LOS PADRES NATIONAL FOREST -
Santa Barbara Zoo, Cornell Lab, U.S. Fish and Wildlife Press Release
For the third year in a row the public has the unique opportunity to get up‐close‐and‐personal with an endangered California condor chick through livestreaming video of a California condor nest.
The chick, which is 50‐days‐old today, and its parents live in the remote mountains near Hopper Mountain National Wildlife Refuge (NWR) in Ventura County, California. This “Condor Cam” goes live at 8 a.m. PDT on Wednesday, May 31.
“We are excited to share with the world another view into a California condor nest, and allow the public a glimpse into the day‐to‐day activities of these amazing birds,” said Joseph Brandt, supervisory wildlife biologist with the U.S. Fish and Wildlife Service’s (USFWS) Hopper Mountain NWR. “The livestreaming nest camera allows people from around the world to personally connect with these magnificent and endangered birds, and learn what is needed to save them.”
The pair raising California condor chick #871 is eight‐year‐old female condor #513 and 18‐year‐old male condor #206. The pair used this same nest site in 2015 and this is their third attempt at nesting together. This is their first year to be featured on the livestreaming nest camera.
“Webcam viewers will see the rich social interactions of these intelligent birds, such as the two adults sharing parental duties, and their interactions with each other and the chick,” said Dr. Estelle Sandhaus, director of conservation and research at the Santa Barbara Zoo. “Condor chicks actually engage in ‘play,’ by pouncing on and grabbing feathers and sticks, for instance. It’s a thrill to watch the chick grow, learn, and play under the watchful eyes of its dedicated parents.”
Last year’s livestreaming video of a California condor chick hatching gained worldwide attention – nearly 1 million views from 150 countries and 19 million minutes, or 36 years of watch time.
"Last year's live condor cam at Koford’s Ridge gave tens of thousands of viewers across the world their first close up view of what it takes to raise a condor; this year, we're excited to introduce a different condor family, trying for their first successful nest on the open cliffs of Devils Gate,” said Charles Eldermire, bird camera project leader with the Cornell Lab of Ornithology.
Unfortunately the chick featured on last year’s nest camera died due to unknown causes, but biologists and other conservation partners are hopeful for a successful year of California condor breeding, with at least 11 active nests in California.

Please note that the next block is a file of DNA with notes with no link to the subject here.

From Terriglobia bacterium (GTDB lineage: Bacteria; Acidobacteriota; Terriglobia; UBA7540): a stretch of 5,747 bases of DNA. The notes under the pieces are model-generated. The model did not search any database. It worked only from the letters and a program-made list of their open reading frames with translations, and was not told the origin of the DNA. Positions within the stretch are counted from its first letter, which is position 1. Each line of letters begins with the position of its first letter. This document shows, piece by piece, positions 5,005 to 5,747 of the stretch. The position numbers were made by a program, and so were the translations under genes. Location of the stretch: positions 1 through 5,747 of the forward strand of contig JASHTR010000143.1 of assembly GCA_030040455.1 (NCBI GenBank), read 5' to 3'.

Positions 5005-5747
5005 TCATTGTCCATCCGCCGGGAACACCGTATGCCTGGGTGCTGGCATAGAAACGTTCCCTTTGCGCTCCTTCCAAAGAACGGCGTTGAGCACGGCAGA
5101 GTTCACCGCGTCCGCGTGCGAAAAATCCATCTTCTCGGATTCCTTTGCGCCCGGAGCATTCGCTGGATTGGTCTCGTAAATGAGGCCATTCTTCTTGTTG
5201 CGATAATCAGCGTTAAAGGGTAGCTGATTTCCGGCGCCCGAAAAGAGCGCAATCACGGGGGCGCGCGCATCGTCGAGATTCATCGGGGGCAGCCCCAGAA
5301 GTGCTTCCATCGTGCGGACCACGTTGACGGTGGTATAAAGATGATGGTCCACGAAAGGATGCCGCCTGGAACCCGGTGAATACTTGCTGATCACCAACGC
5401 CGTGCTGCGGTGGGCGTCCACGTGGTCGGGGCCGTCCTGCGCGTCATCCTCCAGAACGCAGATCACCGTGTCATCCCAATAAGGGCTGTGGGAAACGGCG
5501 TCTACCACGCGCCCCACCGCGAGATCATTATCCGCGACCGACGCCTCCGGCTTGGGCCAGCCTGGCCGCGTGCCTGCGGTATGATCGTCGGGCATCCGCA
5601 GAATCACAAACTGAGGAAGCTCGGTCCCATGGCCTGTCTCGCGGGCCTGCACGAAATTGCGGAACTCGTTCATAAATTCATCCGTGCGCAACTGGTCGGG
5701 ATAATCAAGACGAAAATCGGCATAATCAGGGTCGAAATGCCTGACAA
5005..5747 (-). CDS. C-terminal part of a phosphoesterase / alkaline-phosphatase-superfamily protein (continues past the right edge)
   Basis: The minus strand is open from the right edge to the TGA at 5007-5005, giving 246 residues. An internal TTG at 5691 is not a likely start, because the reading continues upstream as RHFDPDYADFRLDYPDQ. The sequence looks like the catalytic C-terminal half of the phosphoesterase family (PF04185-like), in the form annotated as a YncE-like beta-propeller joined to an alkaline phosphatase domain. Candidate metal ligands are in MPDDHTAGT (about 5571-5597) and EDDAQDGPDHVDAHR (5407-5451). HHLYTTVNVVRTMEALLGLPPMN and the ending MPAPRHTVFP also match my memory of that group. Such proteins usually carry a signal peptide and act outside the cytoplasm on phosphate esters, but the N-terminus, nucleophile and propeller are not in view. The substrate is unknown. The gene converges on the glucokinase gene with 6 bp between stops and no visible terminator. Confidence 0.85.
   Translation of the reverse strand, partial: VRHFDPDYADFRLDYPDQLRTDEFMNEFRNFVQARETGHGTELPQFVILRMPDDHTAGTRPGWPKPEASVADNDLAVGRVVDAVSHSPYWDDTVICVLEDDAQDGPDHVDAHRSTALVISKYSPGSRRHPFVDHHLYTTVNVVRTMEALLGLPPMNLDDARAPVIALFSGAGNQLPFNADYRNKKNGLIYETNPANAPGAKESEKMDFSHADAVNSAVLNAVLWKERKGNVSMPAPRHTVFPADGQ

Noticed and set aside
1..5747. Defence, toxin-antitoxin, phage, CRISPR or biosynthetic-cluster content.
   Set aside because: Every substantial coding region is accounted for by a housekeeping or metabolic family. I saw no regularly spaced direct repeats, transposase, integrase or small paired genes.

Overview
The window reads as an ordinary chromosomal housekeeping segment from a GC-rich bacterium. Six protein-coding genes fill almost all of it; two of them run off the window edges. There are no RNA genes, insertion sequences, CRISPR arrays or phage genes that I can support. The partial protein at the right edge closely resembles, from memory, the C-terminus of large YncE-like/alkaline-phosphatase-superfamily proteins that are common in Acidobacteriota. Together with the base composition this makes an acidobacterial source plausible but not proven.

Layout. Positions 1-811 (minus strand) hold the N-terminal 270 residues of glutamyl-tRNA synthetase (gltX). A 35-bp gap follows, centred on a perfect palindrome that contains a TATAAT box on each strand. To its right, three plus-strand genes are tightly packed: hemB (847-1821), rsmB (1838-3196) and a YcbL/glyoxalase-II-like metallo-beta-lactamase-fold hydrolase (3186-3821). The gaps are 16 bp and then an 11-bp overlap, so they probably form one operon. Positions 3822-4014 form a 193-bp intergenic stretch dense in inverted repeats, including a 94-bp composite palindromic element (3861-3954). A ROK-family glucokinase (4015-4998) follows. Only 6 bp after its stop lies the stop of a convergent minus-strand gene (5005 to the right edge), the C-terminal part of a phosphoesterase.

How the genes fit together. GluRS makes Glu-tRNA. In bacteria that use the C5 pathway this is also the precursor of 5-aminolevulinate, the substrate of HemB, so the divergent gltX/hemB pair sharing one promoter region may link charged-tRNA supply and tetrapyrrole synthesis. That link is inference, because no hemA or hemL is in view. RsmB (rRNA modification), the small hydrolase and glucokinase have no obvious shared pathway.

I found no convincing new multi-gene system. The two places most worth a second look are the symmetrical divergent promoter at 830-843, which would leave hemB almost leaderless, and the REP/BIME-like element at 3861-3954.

The number of California condors dropped dramatically in the mid‐20th century, leading the USFWS to designate the species as endangered under the Endangered Species Act. By 1987 there were only 22 of the iconic birds left in the wild. Today there are approximately 276 California condors living in the wild, with another 200 in captive breeding populations.
The birds do still face threats to their existence, with lead poisoning as the leading cause of wild California condor deaths. California condors, and their chicks, ingest the lead after feeding on carcasses of animals shot with lead bullets.
Another threat specific to condor nests is “micro trash.” Micro trash are small coin‐sized trash items such as, nuts, bolts, washers, copper wire, plastic, bottle caps, glass, and spent ammunition cartridges. Condor parents collect these items and feed them to their chick which can cause serious problems with the chick’s development. While it is not completely understood why this occurs, many biologists believe that the condor parents mistake these items for pieces of bone and shell which provides a source of calcium if fed to the chick.
“Nest cameras like this one were first used as a management tool to help biologists monitor the nests for problems, like lead poising and micro trash ingestion, so that we could intervene on behalf of the chicks if needed,” said Brandt. “After watching the footage we realized that it was also an incredible opportunity to show the world just how caring and attentive condor parents can be, not to mention the comical behaviors of the chicks.”